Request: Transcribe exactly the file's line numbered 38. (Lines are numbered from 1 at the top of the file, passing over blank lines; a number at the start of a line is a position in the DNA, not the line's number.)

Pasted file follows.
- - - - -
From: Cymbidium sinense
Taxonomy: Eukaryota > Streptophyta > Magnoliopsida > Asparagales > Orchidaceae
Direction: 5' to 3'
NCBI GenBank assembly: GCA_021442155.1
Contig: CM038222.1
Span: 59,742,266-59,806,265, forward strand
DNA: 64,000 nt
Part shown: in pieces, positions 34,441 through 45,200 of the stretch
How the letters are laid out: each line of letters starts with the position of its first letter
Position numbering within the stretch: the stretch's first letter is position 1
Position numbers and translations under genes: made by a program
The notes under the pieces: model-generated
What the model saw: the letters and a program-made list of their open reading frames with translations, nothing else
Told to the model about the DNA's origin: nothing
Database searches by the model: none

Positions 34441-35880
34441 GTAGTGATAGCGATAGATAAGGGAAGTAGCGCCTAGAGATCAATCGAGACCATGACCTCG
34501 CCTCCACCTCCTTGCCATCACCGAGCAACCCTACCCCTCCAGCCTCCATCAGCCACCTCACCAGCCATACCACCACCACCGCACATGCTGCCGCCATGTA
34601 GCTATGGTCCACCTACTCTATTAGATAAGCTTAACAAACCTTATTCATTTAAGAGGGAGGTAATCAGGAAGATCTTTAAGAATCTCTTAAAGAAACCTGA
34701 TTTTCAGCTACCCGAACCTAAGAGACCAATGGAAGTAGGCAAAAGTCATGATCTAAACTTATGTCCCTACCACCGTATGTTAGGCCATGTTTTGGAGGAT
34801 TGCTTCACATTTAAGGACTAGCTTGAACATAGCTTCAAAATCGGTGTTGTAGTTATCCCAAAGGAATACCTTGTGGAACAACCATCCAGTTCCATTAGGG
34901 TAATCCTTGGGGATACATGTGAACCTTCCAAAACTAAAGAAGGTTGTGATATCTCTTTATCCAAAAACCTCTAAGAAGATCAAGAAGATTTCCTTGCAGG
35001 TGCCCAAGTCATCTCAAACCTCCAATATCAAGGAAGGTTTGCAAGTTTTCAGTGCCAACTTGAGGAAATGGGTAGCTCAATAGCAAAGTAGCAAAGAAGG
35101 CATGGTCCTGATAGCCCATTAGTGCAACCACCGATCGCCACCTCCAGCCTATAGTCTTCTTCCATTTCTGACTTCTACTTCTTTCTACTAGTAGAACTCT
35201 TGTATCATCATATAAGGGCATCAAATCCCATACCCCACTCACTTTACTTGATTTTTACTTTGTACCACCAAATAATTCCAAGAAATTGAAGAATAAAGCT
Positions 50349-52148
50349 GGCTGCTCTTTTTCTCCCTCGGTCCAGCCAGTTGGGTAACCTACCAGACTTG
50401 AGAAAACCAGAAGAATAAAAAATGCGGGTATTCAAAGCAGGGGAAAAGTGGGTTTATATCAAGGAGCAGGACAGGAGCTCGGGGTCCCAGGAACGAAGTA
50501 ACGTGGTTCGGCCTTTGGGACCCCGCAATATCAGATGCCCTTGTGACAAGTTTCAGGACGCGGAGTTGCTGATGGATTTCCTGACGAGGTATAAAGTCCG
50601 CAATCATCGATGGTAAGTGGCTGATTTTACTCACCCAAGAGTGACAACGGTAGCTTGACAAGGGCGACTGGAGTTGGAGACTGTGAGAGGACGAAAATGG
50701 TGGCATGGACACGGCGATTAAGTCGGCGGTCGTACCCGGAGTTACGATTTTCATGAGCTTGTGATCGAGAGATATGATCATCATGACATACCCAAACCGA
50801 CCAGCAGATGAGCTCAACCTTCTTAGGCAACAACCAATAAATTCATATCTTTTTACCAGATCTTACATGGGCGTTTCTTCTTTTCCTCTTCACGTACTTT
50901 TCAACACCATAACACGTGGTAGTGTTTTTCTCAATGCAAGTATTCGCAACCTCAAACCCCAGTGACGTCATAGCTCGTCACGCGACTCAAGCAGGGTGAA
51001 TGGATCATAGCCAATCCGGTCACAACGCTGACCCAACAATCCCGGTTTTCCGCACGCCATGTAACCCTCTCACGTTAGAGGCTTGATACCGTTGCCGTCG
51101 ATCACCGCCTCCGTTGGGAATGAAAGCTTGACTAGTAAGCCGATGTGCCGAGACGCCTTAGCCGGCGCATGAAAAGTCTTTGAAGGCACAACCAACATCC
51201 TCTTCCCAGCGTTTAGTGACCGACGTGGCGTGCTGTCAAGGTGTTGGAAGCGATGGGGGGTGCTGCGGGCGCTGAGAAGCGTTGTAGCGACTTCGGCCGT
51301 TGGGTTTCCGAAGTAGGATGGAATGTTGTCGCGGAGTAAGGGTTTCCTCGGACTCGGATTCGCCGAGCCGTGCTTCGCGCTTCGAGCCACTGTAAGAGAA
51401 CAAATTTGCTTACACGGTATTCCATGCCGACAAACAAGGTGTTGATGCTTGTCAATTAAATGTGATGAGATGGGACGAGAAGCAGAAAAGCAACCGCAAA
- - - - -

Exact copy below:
51401 CAAATTTGCTTACACGGTATTCCATGCCGACAAACAAGGTGTTGATGCTTGTCAATTAAATGTGATGAGATGGGACGAGAAGCAGAAAAGCAACCGCAAA